With each new field you add to the Tableau Filters Shelf, you increase the complexity of the view and it becomes increasingly challenging to manage the combination of filters being used. Each filter being used acts as an AND statement, meaning that all criteria between every filter have to be met in order for the mark to show on the view. To make things trickier, some of the filters can be include, while others can be exclude. To make things even trickier, you can have measure filters and dimension filters, but the condition tab in a dimension filter can include measures – what?
Sometimes you simply want to show the top N (i.e. Top 5, Top 10, etc.) for whatever is left after entering all of the criteria. This post provides a very quick tip that I sometimes use to make my filters easier to manage and more predictable. This trick has the potential to not only improve the user experience of a view, but also of the authoring experience itself.
This content is excerpted from my book, Innovative Tableau: 100 More Tips, Tutorials, and Strategies, published by O’Reilly Media Inc., 2020, ISBN: 978-1492075653. Get the book at Amazon.
Traditional Use Cases for Tableau Filters
To illustrate this tip, consider the following view showing Sales by Customer Name in the Sample – Superstore dataset. The view is currently filtered to show customers in the East region who have spent at least $1,000.
Now let’s say you want to keep the top 3 names on the view: Tom, Hunter, and Bill. Your first instinct may be to add a filter for Customer Name, navigate to the Top tab, and set it up to keep the top 3 by SUM(Sales).
And we’re left with Tom, Hunter, and…. Ken?
That’s because the filters are acting as AND statements, so all criteria have to be met, and Bill is not in the top 3 customers by SUM(Sales) overall. He is only in the top 3 of the East region. We could add the Region filter to context to get the result we are looking for, but that’s a conversation for a different post.
The INDEX() Calculated Field
Here’s the trick I like to use instead for faster, more predictable results. Set up a calculated field that looks like this, replacing the “3” with the number of records that you want to keep.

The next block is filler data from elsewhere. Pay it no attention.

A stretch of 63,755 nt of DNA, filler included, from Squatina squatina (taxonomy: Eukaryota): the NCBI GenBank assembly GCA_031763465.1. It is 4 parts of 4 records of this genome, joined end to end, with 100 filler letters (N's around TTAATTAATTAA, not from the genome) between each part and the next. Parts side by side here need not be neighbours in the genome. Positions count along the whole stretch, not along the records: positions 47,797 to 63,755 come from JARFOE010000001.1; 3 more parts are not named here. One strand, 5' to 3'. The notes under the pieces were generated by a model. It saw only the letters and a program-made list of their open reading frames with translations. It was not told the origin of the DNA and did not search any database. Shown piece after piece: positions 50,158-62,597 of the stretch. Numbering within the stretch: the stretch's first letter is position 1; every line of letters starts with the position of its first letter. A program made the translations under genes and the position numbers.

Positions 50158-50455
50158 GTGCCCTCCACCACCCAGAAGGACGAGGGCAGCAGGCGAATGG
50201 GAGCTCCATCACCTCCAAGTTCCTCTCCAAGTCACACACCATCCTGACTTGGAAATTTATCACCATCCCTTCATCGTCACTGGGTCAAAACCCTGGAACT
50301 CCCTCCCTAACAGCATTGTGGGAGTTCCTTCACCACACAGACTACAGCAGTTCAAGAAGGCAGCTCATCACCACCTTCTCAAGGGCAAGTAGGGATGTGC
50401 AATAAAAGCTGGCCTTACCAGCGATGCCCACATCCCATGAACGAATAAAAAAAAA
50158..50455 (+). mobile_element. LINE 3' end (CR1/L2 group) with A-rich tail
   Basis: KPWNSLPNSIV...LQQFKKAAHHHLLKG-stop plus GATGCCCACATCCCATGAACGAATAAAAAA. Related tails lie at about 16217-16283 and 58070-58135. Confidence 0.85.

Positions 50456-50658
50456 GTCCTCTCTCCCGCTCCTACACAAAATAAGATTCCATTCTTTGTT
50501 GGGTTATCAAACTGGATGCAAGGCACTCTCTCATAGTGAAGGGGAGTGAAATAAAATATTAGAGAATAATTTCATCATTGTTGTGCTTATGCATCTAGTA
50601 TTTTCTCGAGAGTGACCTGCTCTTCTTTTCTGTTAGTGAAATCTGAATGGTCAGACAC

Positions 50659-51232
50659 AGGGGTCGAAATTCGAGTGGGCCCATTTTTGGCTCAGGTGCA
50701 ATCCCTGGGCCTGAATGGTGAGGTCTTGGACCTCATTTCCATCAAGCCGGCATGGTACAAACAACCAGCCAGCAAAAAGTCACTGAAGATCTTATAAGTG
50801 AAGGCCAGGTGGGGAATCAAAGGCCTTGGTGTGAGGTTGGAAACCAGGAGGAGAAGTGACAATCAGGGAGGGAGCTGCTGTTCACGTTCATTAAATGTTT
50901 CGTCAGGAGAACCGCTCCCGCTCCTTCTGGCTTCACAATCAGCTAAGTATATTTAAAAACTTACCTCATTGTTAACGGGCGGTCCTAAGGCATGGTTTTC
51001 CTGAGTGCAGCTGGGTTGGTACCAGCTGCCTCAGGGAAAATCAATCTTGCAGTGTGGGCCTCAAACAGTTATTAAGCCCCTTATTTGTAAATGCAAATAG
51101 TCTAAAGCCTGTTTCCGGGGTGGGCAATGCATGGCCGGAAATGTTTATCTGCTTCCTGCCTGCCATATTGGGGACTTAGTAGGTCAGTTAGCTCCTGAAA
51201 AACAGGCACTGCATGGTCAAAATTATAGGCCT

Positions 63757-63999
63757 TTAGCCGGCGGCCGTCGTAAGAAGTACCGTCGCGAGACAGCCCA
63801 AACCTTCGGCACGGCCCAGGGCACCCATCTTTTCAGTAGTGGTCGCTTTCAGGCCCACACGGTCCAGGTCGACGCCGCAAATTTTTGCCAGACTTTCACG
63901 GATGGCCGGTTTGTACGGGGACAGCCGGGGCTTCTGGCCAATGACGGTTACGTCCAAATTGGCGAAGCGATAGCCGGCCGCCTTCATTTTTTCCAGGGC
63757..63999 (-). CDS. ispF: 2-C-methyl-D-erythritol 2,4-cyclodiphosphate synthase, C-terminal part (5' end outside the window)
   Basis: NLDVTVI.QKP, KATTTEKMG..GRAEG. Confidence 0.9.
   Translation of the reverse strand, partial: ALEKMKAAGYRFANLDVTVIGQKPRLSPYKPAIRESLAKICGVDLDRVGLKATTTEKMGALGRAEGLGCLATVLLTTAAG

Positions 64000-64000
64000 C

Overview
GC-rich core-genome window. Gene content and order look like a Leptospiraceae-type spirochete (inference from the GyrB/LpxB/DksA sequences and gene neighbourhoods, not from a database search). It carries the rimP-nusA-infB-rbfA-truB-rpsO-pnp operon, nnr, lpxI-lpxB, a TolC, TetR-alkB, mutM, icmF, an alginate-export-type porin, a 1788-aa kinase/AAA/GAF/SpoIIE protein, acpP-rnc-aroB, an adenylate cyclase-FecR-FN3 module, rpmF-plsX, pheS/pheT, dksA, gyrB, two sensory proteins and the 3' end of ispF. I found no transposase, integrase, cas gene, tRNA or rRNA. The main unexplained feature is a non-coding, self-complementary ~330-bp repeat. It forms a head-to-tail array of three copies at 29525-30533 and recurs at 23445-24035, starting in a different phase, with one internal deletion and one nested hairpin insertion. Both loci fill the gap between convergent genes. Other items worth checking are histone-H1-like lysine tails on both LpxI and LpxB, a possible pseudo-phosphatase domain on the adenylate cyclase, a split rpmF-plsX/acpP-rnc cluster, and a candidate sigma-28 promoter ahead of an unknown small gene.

INDEX() <= 3
In this case, INDEX is synonymous with row number, so if your view is sorted in descending order, the top 3 will be kept on the view. If your view is sorted in descending order, the first 3 rows will be kept, which is actually the bottom 3 performers (of whatever rows are left from your other filters). The formula is binary, which is very efficient because there are only two outcomes to compute; the row is either less than or equal to 3 or it’s not. You could have also wrote this formula as INDEX() < 4. Here’s how the view looks when I replace the Customer Name Filter with this newly created Top 3 Filter.
As you can see, we’re back to the expected result. What’s great about this is that the first three rows will always be kept, no matter which combination of filters is being used.
Parameterize the Top N for a Better UX
To improve the user experience, you could ‘parametertize’ the number being used for the top N, allowing your end user to choose how many rows are being displayed. So instead of hardcoding a number in the Top N Filter calculated field, replace it with a parameter that has allowable values for your end user to choose from. If you need some more information about parameters, see An Introduction to Parameters in Tableau.
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